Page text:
The Texas Chainsaw Massacre Turns 35
Mr. E Horror - wrote on 11/09/09
It has been thirty-five years since The Texas Chainsaw Massacre left its indelible mark on the horror oeuvre. Tobe Hooper’s only (arguably) great contribution to the genre hasn’t lost any of its potency. The overt sadism in The Texas Chainsaw Massacre is enough to make Eli Roth blush. Sequels have come and gone, and a remake was made, but no one has been able to match the formula of gore, thrill, and sheer terror of the original. A groundbreaking film in many aspects, the purity of its violence has paved the way for films like Hostel, Saw, and any of the recent films with overt or gratuitous violence and gore. The Mockumentary aspect of the film has laid the groundwork for The Blair Witch Project, Paranormal Activity, and innumerable lesser films. Keep in mind that some people actually believed that it was based on actual accounts of the events depicted in the film. Of course, the film has only a slight connection to real events. Just like The Silence of the Lambs and Psycho, Wisconsin’s Ed Gein was a small inspiration for The Texas Chainsaw Massacre.
Aside from its superior brutality, The Texas Chainsaw Massacre offers some social commentary. By depicting a family who turns to cannibalism to survive when they are put out of work by the mechanization of their jobs at the slaughterhouse is absolutely relevant for the era and for decades afterward. This fear helped define the rest of the seventies, eighties, and well into the nineties. It is still a fear today, though so much has already been mechanized that there isn’t much left to automate. Is the Sawyer family what we could become if we were forced to do whatever we needed to survive?
It is also, of course, a warning to young people not to step outside of familiar surroundings with the arrogance that they will be able to acclimate themselves to whatever may arise, especially if they are drug-using hippies. In this small area in rural Texas, even a physically challenged person isn’t spared a gruesome death. The rules of civilization are nonexistent. No one is off limits; no one is impervious to the horrors that lie within the unknown.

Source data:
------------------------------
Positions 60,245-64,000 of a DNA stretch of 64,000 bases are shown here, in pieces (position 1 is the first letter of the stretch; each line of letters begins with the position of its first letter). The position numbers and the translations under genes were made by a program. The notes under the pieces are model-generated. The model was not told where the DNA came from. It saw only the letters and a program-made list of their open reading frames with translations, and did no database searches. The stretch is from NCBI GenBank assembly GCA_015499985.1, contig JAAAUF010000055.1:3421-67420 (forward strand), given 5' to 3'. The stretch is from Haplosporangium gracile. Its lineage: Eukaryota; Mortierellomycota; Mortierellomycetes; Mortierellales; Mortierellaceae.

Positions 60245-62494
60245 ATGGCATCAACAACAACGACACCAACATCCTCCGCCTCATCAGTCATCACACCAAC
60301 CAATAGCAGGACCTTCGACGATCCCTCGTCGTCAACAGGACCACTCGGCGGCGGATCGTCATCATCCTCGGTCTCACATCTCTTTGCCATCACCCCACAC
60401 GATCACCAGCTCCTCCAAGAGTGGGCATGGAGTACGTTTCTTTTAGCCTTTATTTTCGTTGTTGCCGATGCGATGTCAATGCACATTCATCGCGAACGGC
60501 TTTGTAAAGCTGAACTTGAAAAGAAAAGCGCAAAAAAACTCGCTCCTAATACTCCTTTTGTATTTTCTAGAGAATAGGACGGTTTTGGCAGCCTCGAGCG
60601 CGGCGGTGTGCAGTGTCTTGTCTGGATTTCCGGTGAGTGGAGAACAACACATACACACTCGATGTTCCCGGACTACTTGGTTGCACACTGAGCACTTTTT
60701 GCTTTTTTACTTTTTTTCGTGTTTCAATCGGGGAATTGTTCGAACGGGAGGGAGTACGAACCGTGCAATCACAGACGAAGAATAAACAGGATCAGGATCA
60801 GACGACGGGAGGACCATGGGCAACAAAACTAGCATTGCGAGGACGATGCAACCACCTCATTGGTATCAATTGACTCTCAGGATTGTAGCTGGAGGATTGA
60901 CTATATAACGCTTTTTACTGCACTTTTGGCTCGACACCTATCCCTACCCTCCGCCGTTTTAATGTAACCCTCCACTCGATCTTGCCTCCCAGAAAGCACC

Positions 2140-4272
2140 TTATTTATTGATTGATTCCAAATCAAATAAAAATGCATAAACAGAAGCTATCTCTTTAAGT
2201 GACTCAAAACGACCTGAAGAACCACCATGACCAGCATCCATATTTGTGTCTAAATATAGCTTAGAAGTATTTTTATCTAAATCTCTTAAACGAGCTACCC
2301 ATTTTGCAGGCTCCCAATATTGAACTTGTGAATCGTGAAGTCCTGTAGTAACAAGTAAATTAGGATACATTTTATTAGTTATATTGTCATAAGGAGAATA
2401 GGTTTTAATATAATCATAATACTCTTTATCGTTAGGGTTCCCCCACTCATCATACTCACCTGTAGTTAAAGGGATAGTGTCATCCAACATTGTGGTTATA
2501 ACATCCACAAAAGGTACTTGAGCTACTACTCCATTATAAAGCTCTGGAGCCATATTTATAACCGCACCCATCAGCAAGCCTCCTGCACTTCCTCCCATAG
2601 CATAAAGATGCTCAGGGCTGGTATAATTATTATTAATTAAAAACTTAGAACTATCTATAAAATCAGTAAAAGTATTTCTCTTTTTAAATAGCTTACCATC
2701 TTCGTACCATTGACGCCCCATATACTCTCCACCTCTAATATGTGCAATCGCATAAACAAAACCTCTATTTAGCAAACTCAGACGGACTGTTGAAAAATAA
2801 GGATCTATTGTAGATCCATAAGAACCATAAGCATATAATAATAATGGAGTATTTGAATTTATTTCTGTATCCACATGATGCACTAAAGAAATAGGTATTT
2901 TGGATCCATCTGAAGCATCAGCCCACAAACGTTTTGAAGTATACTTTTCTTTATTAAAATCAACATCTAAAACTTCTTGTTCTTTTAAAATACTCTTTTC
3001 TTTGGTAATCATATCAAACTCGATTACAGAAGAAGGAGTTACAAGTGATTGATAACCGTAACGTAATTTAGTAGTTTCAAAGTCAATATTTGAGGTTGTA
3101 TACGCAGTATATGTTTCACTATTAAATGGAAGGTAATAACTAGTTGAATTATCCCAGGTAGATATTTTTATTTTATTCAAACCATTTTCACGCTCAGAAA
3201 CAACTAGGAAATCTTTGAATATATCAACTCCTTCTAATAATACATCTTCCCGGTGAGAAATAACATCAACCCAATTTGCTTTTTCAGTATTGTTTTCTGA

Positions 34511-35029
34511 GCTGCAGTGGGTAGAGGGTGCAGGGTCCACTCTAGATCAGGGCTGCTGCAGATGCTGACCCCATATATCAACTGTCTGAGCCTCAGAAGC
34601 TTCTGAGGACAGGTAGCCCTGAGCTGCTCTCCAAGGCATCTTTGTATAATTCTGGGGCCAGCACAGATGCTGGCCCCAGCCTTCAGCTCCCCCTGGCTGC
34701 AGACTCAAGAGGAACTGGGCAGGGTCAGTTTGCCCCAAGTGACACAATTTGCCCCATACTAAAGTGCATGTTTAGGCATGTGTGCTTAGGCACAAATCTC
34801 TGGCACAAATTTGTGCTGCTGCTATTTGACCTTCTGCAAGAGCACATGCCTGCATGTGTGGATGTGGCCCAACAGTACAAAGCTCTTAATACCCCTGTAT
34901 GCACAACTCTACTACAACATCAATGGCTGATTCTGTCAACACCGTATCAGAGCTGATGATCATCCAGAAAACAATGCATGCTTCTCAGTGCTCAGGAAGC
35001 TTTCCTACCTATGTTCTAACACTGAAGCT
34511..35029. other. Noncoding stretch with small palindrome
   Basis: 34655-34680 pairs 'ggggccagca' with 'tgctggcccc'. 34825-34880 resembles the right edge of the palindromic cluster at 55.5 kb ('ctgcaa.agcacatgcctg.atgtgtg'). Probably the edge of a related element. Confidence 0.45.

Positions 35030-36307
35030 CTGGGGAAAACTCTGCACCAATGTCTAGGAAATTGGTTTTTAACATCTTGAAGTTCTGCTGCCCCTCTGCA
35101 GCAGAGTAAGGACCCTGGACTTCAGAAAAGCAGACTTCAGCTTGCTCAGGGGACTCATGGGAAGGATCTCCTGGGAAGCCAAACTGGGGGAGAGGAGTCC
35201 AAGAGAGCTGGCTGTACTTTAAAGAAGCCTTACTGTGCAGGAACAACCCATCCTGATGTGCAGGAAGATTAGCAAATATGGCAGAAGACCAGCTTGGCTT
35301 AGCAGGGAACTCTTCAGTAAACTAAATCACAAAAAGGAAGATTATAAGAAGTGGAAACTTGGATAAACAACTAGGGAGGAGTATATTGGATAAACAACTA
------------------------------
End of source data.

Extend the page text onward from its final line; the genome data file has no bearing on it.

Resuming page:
The Texas Chainsaw Massacre also helped pioneer the still very prevalent “final girl” archetype in horror films. Sally Hardesty, the only survivor, helped to lay the groundwork for Laurie Strode, Nancy Thompson, and Friday the 13th’s Alice, as well as many other female horror film survivors. She encapsulates many of the virtues that that make up the paradigm for survival in horror films.
Most of all, The Texas Chainsaw Massacre is simply a badass movie. It’s action-packed; it’s gory; it’s tension-filled. Every character is an individual, exhibiting his or her own personality in their brief time on the screen. The film is creepy as well as plain scary, and it even has a bit of humor. How many movies have you seen where you cannot wait for a wheelchair-bound character to die? Whether you’ve seen it a hundred times or not at all, do yourself a favor and pop it in your DVD or Blu-Ray player, sit back or sit forward on the edge of your seat and take in the film that is such an important part of horror. Not many things are still cool at thirty-five.